The company now has until July 17 to make a formal offer to buy Morrisons, due to UK takeover rules.
New York PE’s Apollo company on Monday became the third company to reveal interest in a possible deal.
The asset manager has confirmed that he is “in the preliminary stages of evaluating a possible offer for Morrisons” on behalf of the investment companies managed by Apollo, but has not yet filed a formal offer .
Apollo was launched in 1990 and has grown to encompass 15 global offices with approximately US $ 455 billion (£ 328 billion) in assets at the end of last year.
Apollo was involved in a bidding process for a large UK supermarket last year as he tried to take over Asda.
However, the third largest grocer in the UK was eventually taken over by brothers Issa and TDR.
– Why Morrisons and what are the potential plans for the business?
Morrisons appears to be an attractive opportunity for private equity, as its stock value had recently remained below pre-pandemic levels despite strong recent earnings.
Low margins and rising costs continued to weigh on valuations in the supermarket sector, fueling regular speculation about potential buyouts.
Nonetheless, Morrisons has a significant portion of its supply chain and a large real estate portfolio that will appeal to potential buyers.
Neil Wilson, Chief Market Analyst at Markets.com, said: “Owning most of its real estate portfolio makes it an attractive asset for private equity willing to prepare it. “
Labor and MPs on the Trade, Energy and Industrial Strategy Committee have raised concerns that the retailer could be dispossessed of its assets in a private equity takeover.
However, Fortress stressed over the weekend that it had not sold any of its freehold or long-term lease properties to Majestic and “does not plan to engage in any significant sale and lease transactions. sale and leaseback of stores “to Morrisons.
Sources close to CD&R said last month that the company believes it “shares Morrisons’ values” and recognizes the quality of the retailer.
An acquisition could result in a combination between Morrisons and MFG, with Morrisons currently operating fewer convenience and convenience stores than some of its competitors.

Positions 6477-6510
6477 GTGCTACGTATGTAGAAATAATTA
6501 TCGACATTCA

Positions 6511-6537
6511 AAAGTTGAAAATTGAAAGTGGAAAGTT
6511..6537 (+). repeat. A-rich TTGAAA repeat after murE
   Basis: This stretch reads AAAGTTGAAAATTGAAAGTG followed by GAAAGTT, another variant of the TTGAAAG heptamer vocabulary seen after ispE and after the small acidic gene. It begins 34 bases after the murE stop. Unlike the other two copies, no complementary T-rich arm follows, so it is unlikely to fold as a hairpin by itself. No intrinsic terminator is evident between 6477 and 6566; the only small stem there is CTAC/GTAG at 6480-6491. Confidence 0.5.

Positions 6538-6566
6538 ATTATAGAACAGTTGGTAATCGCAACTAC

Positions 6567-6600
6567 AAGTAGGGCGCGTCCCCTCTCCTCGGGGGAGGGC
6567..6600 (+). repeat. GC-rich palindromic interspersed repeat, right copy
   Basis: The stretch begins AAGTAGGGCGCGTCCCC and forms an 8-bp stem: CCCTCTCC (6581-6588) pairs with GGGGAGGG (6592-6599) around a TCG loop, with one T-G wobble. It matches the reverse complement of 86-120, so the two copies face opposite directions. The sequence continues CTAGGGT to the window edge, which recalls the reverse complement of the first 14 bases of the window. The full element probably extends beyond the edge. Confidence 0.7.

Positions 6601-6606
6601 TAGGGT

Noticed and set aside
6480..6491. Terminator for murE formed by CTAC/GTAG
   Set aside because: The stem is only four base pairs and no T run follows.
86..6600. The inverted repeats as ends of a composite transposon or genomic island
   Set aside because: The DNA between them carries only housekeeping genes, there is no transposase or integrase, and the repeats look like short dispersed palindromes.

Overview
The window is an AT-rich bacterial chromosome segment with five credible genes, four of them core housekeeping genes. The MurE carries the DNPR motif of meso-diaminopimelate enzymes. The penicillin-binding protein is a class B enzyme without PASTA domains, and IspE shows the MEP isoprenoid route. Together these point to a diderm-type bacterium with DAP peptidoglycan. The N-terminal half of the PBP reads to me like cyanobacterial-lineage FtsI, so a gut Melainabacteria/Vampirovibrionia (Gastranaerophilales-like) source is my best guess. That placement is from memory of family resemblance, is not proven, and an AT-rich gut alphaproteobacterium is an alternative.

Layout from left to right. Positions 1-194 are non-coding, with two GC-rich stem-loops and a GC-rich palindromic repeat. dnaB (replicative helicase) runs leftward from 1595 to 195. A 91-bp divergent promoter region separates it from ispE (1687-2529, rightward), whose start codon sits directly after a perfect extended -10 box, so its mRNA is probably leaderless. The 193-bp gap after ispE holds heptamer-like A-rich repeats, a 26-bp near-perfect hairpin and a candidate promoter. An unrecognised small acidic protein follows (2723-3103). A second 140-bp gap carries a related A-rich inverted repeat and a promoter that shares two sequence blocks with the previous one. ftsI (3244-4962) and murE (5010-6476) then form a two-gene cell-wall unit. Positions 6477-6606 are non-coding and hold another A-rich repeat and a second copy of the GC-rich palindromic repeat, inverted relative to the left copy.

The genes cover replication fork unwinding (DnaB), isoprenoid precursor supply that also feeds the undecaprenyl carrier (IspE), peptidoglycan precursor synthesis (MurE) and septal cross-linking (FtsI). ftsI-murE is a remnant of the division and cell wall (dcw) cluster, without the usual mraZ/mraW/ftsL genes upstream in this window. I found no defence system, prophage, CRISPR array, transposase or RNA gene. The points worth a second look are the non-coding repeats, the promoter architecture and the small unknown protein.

– After that ?
Morrisons shares surged above 266p on Monday, suggesting that the investment community believes that an offer above the agreed-upon 254p is still relevant.
Many Morrisons shareholders have been silent on the latest moves, but top 10 investors, JO Hambro, said last week he expected a bid of 270 pence a share.
The current share price suggests that many traders currently believe that the appetites of all three interested parties could trigger a bidding war that will result in a bid closer to that price.
CD&R has just under two weeks to make a firm offer if it wants to buy Morrisons, so there will likely be more updates soon.
It’s also possible that a large retail group will enter the fray with an offer.
Morrisons has a long-standing partnership with US online retail giant Amazon, Morrisons selling groceries through its UK online platform.
Amazon has also grown its brick and mortar retail business in recent years with its acquisition of Whole Foods in 2017 and its recent launch of three Amazon Fresh cashless stores in London.
AJ Bell Chief Investment Officer Russ Mold said, “Strategically, Morrisons has cemented an important relationship as a key supplier and partner to Amazon and McColl’s convenience stores.
“Amazon has long been touted as a potential buyer for Morrisons to help it gain a much stronger foothold in the UK grocery markets, so it’s an obvious name to watch.”